Some interesting info from the last week or so. Summary bullet points following each link. This will go out Thursday mornings from now on, instead of Friday, so it doesn’t get too lost in the weekend shuffle.
10 predictions for the world in 2030 – Capital Group Advisors
(Really worth the actual read – lots of good supporting graphics and stats for each, too)
- Health care innovation will reach warp speed
- A cure for cancer may be around the corner
- Cash will be but a distant memory
- Semiconductors will be everywhere – and in everything
- Wearable tech will blur the lines of reality
- Digital entertainment (streaming) will take center stage
- Autonomous vehicles will hit the fast lane
- Green machines will rule the road
- Renewable energy will power the world
- Innovative companies will make the world better
Office – New pandemic-proof office concept? – Bisnow
- Developer proposed turning 19 houses in a residential subdivision into 70-75 private office suites with shared outdoor amenities.
- Suites of ~350 SF for rent for ~$55-$60 per day. Each equip with personal bathroom and kitchenette and parking spot.
- New definition of “hybrid” working model?
Investment/Retail – Dollar stores cap rates fall in Q2 – Globe St.
- In the second quarter, national asking cap rates in the single-tenant dollar store sector fell to 6.11%.
- Dollar stores benefited from a ‘flight to safety’ by investors during the pandemic.
- Many 1031 exchanges within the sector, adding to demand.
- Usually are longer-term leases, do well during economic uncertainty, and are generally e-commerce resistant.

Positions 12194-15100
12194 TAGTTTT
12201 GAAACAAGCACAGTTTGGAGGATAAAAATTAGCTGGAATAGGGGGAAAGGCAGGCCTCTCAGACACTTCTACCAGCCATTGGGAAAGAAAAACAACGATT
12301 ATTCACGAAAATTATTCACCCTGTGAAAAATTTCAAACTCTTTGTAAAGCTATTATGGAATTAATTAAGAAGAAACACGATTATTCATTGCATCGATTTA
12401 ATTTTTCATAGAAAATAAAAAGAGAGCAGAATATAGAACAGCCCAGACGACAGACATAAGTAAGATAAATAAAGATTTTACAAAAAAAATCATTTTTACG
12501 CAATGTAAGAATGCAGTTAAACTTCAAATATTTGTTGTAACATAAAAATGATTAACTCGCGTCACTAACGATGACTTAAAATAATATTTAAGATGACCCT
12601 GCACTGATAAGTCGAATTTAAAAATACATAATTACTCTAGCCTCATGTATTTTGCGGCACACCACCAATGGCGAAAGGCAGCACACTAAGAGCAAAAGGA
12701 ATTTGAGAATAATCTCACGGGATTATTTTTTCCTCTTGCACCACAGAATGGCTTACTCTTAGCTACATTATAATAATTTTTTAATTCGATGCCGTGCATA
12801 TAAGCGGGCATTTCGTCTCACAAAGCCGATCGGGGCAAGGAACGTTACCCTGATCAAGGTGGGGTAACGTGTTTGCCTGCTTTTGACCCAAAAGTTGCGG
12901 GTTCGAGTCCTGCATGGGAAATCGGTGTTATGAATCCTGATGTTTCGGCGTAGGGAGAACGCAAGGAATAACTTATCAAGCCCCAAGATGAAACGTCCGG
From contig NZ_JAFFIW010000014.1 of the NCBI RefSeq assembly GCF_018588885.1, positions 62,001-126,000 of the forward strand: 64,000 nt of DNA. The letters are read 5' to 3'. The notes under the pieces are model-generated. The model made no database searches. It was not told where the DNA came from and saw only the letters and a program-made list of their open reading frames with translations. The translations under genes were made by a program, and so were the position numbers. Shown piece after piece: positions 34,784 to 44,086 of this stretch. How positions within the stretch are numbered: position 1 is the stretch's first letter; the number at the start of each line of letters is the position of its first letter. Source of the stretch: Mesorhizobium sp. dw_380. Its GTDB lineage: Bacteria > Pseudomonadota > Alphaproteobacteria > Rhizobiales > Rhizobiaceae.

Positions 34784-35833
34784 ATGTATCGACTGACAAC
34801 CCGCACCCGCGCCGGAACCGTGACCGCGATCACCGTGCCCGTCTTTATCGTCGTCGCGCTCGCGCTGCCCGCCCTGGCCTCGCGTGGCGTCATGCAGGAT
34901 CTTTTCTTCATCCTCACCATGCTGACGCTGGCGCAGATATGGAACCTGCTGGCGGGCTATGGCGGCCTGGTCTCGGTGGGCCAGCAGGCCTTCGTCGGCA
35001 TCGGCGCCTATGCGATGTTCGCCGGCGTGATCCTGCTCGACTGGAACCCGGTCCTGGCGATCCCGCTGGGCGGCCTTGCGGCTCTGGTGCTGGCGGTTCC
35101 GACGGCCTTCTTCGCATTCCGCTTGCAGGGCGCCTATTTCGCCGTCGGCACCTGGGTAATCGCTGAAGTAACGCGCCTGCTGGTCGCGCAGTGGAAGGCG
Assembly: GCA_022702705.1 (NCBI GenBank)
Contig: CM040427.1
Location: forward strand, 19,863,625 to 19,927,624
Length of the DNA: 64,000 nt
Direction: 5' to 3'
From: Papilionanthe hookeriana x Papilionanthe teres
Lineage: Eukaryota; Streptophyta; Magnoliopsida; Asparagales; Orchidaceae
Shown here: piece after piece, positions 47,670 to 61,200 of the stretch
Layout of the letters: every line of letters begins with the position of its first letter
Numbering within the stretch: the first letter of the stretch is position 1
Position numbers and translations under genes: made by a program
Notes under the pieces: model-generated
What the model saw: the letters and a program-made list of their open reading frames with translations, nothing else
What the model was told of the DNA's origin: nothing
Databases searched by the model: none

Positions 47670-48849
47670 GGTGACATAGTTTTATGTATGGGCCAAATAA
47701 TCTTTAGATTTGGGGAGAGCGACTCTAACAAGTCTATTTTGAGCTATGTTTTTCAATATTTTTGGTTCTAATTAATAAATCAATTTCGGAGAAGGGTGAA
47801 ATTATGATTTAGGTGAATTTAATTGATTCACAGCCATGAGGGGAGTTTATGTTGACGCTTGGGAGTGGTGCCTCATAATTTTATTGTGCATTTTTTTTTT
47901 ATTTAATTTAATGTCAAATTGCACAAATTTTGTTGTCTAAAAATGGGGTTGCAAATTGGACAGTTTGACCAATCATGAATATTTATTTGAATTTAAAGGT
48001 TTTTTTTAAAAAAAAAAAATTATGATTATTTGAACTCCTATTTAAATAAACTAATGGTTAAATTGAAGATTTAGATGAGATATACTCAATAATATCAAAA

- General cargo (up 61%) continues to be driven by steel imports from Europe.
- Year-to-date iron ore volumes via the St. Lawrence Seaway are up 14%.
Industrial – Semiconductor chip shortage continues – CNBC, Moody’s
- Because the chips are so intricate, it takes a relatively long time to manufacture them, and even longer to distribute them, so any interruption in the supply chain is (still) magnified.
- Can take years to build the infrastructure to create more supply (new factories, sourcing and installing proper technology to manufacture the chips, etc.).
- Therefore only a select few companies control much of the supply-side; and barrier to entry is high.
- Newer chip tech is more profitable, so older gen chips aren’t being focused on as much by suppliers.
- GM truck plants in Flint, Mexico, and Indiana are all shutting back down next week due to chip shortages.
- Will likely deal with shortages into 2023, although countries around the world are investing billions into chip R&D.
CHANGE UPs – Dick DeVos
STAT OF THE WEEK:
6.50% annualized 2Q21 GDP growth (US)
- Largest quarterly annualized growth since 2003 (not counting a 33.4% bounce-back in 3Q20, after the worst recording ever in 2Q20)
- For comparison:
- +2020 GDP growth: -3.49%
- +2019 GDP growth: 2.16%
GRAPH OF THE WEEK:
Average days on market for commercial property through 1H21. This is national data; however it shows the clear trend across all property types that transaction velocity has been increasing significantly (DOM down) since 3Q20.
KEEP AN EYE ON:
Last Sunday night, a group of bipartisan Senators revealed a federal ‘Infrastructure and Jobs’ bill totaling $1.2 TRILLION (about $550B specifically for physical infrastructure projects). This bill will have far-reaching effects if passed, including on the commercial real estate industry.
Some of the areas affected would include:
-Roads & bridges
-Broadband internet improvements
-JOBS, JOBS, JOBS
**We’ll take a deeper dive into its potential impact, and how it gets funded, once voted on.